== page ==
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Advice on bolt extractors....

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Old 02-02-2018, 04:24 PM   #1  
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Advice on bolt extractors....

Not really 1st Gen related, but guess we could say it's for a snapped bolt on a 518.... I bought some used engine cases to repair the motor in the 97 Big bear quad I bought a few months ago. The used cases has several M6x1 bolts snapped off flush in the aluminum case. I have managed to get two of them out with left hand drill bits, but the others are not budging.

Just curious what type of extractors you like to use and which are more effective then others, types, brand etc?

Thanks....
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Old 02-02-2018, 04:50 PM   #2  
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Not really 1st Gen related, but guess we could say it's for a snapped bolt on a 518.... I bought some used engine cases to repair the motor in the 97 Big bear quad I bought a few months ago. The used cases has several M6x1 bolts snapped off flush in the aluminum case. I have managed to get two of them out with left hand drill bits, but the others are not budging.

Just curious what type of extractors you like to use and which are more effective then others, types, brand etc?

Thanks....
Got a mig welder? Weld a nut to it... Nothing works better imo. Other then that, I've had terrible luck with all extractors... But the best luck with the fluted drill bit looking ones.
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Old 02-02-2018, 06:22 PM   #3  
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I usually end up carefully drilling a small hole in them, as close to the center as possible. I then go to bigger bits until I can collapse it into the hole and thread it out. I have never had good luck with extractors. I once welded a steel bar to a caliper piston on my Porsche 912 to twist it out. Even then it wasn't easy...Mark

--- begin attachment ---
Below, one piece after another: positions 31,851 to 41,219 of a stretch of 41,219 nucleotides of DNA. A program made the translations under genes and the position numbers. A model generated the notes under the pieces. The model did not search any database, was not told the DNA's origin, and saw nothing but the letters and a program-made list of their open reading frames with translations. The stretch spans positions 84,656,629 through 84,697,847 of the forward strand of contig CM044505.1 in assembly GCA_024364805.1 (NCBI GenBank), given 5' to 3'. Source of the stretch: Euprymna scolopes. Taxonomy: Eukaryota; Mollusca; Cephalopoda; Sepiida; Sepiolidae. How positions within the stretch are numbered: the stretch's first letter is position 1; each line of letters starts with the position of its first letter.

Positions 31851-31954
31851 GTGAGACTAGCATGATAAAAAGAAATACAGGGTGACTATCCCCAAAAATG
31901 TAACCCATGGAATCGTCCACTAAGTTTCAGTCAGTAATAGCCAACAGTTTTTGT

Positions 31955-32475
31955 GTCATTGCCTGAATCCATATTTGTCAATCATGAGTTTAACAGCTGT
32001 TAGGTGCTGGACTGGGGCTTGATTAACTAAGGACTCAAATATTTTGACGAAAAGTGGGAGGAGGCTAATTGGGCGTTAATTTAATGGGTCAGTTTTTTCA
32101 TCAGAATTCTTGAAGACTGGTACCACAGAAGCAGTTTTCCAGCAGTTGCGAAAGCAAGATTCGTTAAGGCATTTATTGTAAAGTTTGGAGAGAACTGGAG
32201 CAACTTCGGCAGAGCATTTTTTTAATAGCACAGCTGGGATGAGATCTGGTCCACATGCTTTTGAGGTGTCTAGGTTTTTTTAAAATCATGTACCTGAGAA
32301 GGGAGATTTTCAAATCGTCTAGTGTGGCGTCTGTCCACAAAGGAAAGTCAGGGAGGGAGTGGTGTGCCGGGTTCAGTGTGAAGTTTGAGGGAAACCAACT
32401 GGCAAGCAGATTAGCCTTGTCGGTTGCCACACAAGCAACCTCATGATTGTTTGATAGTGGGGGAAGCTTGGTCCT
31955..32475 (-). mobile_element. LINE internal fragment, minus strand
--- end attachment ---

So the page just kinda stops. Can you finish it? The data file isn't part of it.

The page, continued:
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Old 02-02-2018, 06:25 PM   #4  
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Got a mig welder? Weld a nut to it... Nothing works better imo. Other then that, I've had terrible luck with all extractors... But the best luck with the fluted drill bit looking ones.
That's an awesome way to go with bolts stuck in steel. I'd be a bit wary doing that in an aluminum transmission flange.

My personal experiences with aluminum with bolts stuck in them has not been good. the hole in which the bolt is stuck in, nearly almost always gets out of shape, and loses it's center. Using a die grinder with a carbide bit to hollow the bolt has helped me out as well
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Old 02-02-2018, 06:43 PM   #5  
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That's an awesome way to go with bolts stuck in steel. I'd be a bit wary doing that in an aluminum transmission flange.

My personal experiences with aluminum with bolts stuck in them has not been good. the hole in which the bolt is stuck in, nearly almost always gets out of shape, and loses it's center. Using a die grinder with a carbide bit to hollow the bolt has helped me out as well
I've honestly never had a problem. Using the proper size nut will prevent damaging or melting. And as a second line of defense, you can weld a washer to the stud first, which will act as a shield... Then weld the nut on. Buy, if you think about it... You have to be just as careful with steel, as you do with aluminum... What happens when your mig wire touches the steel? Welds the broken stud to the head/block/whatever you're drilling
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Old 02-02-2018, 07:20 PM   #6  
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I've honestly never had a problem. Using the proper size nut will prevent damaging or melting. And as a second line of defense, you can weld a washer to the stud first, which will act as a shield... Then weld the nut on. Buy, if you think about it... You have to be just as careful with steel, as you do with aluminum... What happens when your mig wire touches the steel? Welds the broken stud to the head/block/whatever you're drilling
True, TC has flush broken bolts (no stud)of a m6 size. I'm not technically capable to weld a nut on something that small
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Old 02-02-2018, 07:27 PM   #7  
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True, TC has flush broken bolts (no stud)of a m6 size. I'm not technically capable to weld a nut on something that small